For the past nine years, my office has been on the main campus of our University. Before that, however, I spent more than 22 years as a faculty member and administrator on branch campuses of Ohio State University and Ohio University. I've been thinking about the fact that I had barely heard of anything called a branch campus, before I interviewed for what became my first position. I find some irony in the fact that much of my career has been tied to work in settings that are sometimes perceived to be suspect and of lower status than work at a "main" campus, yet my experience tells me that the impact of branch campuses on students and communities is often very special.
Keeping in mind that I've served at research universities, I'd be interested in hearing whether colleagues at other institutions share my perspective. I'll offer my personal take, on how my experience as a faculty member served me well, and then some observations about other people, who seemed to have a less positive experience.
For me, when I look back over my career, I recognize that, even as a student, I had relatively broad, eclectic interests. I became involved in laboratory research in cognitive psychology, as an undergraduate, and went to graduate school mostly so I could continue doing that sort of work. Then, a few years later, when I had my first real opportunity to teach, I fell in love with teaching, as well. Jobs were hard to find, when I came out of school, so I was grateful just to be employed, as an assistant professor at Ohio State Mansfield.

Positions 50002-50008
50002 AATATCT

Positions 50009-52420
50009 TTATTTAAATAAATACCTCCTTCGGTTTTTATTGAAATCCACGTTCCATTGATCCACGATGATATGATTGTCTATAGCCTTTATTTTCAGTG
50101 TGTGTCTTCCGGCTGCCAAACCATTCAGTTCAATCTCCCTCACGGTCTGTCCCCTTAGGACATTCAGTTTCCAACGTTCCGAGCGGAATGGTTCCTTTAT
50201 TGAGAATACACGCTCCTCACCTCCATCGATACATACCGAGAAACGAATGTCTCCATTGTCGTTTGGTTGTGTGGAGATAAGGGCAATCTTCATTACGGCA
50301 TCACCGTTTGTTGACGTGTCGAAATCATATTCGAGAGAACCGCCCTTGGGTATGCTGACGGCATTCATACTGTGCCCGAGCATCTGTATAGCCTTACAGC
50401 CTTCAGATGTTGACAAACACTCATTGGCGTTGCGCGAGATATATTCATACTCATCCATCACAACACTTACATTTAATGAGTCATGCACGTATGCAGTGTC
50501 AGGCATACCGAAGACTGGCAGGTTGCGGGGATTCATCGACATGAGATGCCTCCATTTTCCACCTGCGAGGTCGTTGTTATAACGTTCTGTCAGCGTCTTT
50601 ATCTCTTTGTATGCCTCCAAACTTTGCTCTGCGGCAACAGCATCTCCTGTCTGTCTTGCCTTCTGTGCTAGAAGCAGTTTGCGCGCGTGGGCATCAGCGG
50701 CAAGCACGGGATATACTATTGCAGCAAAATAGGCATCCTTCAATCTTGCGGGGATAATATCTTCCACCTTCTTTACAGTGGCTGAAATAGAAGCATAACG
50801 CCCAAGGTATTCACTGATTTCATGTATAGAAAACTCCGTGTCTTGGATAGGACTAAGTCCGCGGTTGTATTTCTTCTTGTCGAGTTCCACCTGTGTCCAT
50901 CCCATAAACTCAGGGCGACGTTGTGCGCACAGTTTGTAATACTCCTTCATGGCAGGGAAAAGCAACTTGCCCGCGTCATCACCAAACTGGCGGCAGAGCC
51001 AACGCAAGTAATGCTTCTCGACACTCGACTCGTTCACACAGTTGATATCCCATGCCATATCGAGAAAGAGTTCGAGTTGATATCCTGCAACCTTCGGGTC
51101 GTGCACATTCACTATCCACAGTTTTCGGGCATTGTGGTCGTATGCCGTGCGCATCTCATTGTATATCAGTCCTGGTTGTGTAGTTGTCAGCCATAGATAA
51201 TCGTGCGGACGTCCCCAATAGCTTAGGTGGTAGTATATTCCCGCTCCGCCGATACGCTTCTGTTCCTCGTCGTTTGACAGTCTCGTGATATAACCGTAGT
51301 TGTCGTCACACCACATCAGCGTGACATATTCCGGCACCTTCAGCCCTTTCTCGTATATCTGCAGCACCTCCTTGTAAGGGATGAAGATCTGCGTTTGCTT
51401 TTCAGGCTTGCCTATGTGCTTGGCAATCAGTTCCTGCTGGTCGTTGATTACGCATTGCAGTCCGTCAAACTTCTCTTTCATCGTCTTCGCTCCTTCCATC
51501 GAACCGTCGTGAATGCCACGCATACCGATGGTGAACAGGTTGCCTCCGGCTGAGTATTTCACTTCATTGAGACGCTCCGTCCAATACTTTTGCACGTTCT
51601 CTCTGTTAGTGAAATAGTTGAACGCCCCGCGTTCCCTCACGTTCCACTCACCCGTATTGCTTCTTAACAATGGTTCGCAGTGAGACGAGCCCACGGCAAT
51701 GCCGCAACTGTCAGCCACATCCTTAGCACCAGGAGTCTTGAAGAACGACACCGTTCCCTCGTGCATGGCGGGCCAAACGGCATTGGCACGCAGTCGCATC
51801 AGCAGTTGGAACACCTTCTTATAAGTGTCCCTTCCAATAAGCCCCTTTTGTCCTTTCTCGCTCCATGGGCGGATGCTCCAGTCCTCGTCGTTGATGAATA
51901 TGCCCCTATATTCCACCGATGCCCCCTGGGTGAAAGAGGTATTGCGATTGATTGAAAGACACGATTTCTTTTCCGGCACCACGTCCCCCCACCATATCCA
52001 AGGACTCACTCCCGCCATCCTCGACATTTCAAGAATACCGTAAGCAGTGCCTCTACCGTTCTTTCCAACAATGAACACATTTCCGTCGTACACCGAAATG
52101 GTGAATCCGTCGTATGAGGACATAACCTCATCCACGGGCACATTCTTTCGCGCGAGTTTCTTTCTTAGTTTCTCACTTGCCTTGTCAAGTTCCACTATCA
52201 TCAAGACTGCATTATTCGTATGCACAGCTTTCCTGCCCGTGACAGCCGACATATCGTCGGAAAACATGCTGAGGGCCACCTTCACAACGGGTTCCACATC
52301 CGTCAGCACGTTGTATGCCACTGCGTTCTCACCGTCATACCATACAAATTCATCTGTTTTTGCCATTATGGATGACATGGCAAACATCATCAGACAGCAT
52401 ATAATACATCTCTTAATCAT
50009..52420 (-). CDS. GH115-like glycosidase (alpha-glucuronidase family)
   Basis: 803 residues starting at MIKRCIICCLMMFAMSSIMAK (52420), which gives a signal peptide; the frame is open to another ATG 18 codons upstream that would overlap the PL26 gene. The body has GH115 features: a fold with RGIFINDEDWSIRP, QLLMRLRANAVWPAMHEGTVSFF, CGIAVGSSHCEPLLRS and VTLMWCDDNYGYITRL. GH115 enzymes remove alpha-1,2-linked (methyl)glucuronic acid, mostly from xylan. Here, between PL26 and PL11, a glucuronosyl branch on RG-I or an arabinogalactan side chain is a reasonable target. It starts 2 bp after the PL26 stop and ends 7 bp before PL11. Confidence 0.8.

It was an excellent opportunity for me, given my interests at the time. At Ohio State, faculty members are appointed through the academic unit on the main campus, and the primary promotion and tenure vote is taken there. I perceived that as a fine thing, and I've taken pride in the fact that I was a member of such a distinguished department.
I knew that my teaching load would be higher than on the main campus and that I would teach more introductory courses, with more preparations. I expected--and I was right--that the research culture of the institution would help me maintain my work in that area. By the time I came into administration, nearly 11 years later, I had tenure and a very decent publication record.
Over time, however, my professional interests changed, dramatically. Mostly because of the type of courses I taught and the interests of students who took them, I shifted my attention from relatively esoteric laboratory research in short-term memory toward work in social and organizational behavior. Obviously, I have no way of knowing how I might have developed, had I been on the main campus, but given my inclinations and personality, I think it was great good fortune that I wound up in Mansfield.